This increased cyber-attack frequency and severity has provoked “hyperactivity” from APAC regulators now intently focused on privacy and data protection and ensuring corporates and their directors have systems and policies in place to ensure cyber resilience.
Last year, corporate regulators targeted directors with inadequate cyber security systems and WTW says this is set to continue in the region with privacy reforms recently implemented or on the agenda in Australia and New Zealand, as well as in Japan and Singapore.
“There is also increased focus on analysing corporate governance and assessing how boards are managing risks during the pandemic.”
Ms Stewart says cyber underwriters are reducing exposure to any one risk and introducing sub limits for ransomware, though hardening is not as dramatic as the withdrawal of capacity seen in D&O.
“There is definitely quite a significant shift this year,” she says. “The market is moving very quickly.”
Closely aligned with cyber attacks, WTW says it is dawning on Australia’s executives that the implications of a data breach are far wider than “just data” and executives are appreciating the vulnerability of systems and the interconnectedness of business.
Increased vulnerability to data loss is resulting from business moving to new procedures and systems overnight due to the COVID-19 pandemic, which has created a fertile ground for cyber criminals seeking to exploit the weaknesses presented by businesses having to move to new procedures and systems overnight, often with a remote workforce.
“Given the prevalence of cyber-crime and the severe consequences for companies and [directors] should they fall foul of an attack and/or data is lost, this is no surprise,” WTW said of the high data loss ranking.
Regulatory and litigation risk continues to challenge organisations, with board diversity now becoming mandatory to most businesses.
Enforcement actions generally are increasing, and in Australia, corporate regulators, including the Australian Securities and Investments Commission (ASIC), are pursuing a “why not litigate” approach after criticism following the Royal Commission into Misconduct in the Banking, Superannuation and Financial Services industry.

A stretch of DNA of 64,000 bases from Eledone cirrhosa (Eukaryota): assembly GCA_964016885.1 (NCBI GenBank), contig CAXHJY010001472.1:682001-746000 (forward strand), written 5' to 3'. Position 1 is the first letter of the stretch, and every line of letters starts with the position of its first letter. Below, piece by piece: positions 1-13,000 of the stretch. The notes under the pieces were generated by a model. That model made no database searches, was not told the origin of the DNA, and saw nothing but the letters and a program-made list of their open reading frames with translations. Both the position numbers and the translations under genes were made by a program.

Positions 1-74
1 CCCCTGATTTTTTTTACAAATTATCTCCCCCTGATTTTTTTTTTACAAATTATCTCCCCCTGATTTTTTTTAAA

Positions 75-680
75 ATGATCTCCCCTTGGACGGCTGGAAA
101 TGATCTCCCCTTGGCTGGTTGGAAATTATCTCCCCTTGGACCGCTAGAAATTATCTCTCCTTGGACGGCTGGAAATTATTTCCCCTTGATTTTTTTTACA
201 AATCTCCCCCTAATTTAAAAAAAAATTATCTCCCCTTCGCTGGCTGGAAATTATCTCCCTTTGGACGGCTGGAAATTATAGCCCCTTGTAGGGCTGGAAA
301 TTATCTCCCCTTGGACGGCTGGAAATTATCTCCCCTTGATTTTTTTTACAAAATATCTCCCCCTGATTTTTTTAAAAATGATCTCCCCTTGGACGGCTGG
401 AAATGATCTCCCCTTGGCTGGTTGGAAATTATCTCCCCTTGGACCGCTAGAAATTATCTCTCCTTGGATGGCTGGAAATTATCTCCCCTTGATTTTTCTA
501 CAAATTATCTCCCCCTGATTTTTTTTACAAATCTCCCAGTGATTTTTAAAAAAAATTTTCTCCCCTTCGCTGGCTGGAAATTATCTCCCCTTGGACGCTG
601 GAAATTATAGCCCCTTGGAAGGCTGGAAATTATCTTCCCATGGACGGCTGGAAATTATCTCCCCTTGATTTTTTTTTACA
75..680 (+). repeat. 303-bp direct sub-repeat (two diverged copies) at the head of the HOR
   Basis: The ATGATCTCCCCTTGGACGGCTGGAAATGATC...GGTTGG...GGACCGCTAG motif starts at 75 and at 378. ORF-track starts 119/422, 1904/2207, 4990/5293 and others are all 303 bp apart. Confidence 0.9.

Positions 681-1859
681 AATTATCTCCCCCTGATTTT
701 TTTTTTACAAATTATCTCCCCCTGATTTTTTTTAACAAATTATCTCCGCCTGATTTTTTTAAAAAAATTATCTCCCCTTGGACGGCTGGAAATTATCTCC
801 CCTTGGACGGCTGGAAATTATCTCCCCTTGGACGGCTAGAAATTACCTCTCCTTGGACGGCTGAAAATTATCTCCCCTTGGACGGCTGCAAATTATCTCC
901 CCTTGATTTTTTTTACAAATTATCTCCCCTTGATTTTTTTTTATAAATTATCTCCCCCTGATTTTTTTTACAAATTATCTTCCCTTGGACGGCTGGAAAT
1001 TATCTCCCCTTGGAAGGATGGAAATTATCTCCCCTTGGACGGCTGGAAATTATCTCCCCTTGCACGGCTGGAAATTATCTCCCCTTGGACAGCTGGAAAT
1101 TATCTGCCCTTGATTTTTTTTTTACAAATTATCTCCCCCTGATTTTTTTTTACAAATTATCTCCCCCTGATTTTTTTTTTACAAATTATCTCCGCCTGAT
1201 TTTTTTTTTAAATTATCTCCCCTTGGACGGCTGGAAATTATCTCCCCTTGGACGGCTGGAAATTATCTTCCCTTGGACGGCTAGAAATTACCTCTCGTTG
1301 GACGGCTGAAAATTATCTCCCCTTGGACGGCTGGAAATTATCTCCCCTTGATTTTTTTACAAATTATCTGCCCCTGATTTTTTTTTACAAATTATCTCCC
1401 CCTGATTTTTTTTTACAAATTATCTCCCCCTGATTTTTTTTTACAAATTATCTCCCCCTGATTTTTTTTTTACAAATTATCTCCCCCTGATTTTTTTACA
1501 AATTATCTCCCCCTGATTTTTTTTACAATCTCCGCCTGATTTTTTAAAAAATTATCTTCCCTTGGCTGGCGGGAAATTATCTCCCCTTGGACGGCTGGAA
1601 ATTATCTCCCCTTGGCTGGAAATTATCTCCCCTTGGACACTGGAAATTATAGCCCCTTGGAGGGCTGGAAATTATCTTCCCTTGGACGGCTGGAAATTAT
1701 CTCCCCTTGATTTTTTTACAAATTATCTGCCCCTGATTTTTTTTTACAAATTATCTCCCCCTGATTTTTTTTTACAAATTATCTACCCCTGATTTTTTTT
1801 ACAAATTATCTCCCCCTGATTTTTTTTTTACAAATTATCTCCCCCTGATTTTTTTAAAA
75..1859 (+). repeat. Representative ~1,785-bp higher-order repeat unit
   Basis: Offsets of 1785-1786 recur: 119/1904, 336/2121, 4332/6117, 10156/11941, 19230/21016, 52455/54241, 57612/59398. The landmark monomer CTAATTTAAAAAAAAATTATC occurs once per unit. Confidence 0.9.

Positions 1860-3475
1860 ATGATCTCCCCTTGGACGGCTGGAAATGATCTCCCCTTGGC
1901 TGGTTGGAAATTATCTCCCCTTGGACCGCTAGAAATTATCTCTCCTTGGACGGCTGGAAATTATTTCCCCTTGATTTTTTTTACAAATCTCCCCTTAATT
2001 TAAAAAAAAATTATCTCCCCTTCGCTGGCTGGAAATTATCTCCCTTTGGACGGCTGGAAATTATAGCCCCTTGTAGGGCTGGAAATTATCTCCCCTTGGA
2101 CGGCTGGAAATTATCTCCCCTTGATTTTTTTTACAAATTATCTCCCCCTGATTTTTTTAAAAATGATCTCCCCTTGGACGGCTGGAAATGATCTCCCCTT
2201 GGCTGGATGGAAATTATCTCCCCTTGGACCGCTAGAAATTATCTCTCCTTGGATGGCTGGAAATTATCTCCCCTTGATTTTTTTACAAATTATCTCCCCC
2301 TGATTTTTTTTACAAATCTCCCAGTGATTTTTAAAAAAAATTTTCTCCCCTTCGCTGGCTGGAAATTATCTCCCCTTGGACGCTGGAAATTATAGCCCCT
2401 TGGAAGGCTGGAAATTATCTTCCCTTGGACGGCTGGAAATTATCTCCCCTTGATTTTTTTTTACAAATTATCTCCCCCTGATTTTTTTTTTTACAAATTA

Further, significant legislative reforms targeting corporate misconduct have been introduced and key decisions by the High Court of Australia expanding the definition of those employees considered ‘officers’ under the Corporations Act will mean regulatory risk will remain high in Australia.
Health and safety
Boards could be accused of mishandling the pandemic, WTW says, with allegations of failure to have robust IT systems and inadequate handling of increased exposure to cyber risks, corporate manslaughter or occupational health breaches resulting from a failure to ensure adequate health & safety in the workplace.
In Australia, employment claims also ranked highly.
“There have been recent developments in industrial relations legislation and increasing wage/employee related class actions that are consistent with this risk becoming more and more prominent,” WTW says.
Climate change is being forced into the board room as a leading issue, though apathy was detected in Australia.
The survey was done late last year and Ms Stewart says that “even now it has started to shift” and is spoken about by clients and D&O underwriters are increasingly asking questions about progress on climate change.
“We’re only going to see more focus on that,” she says.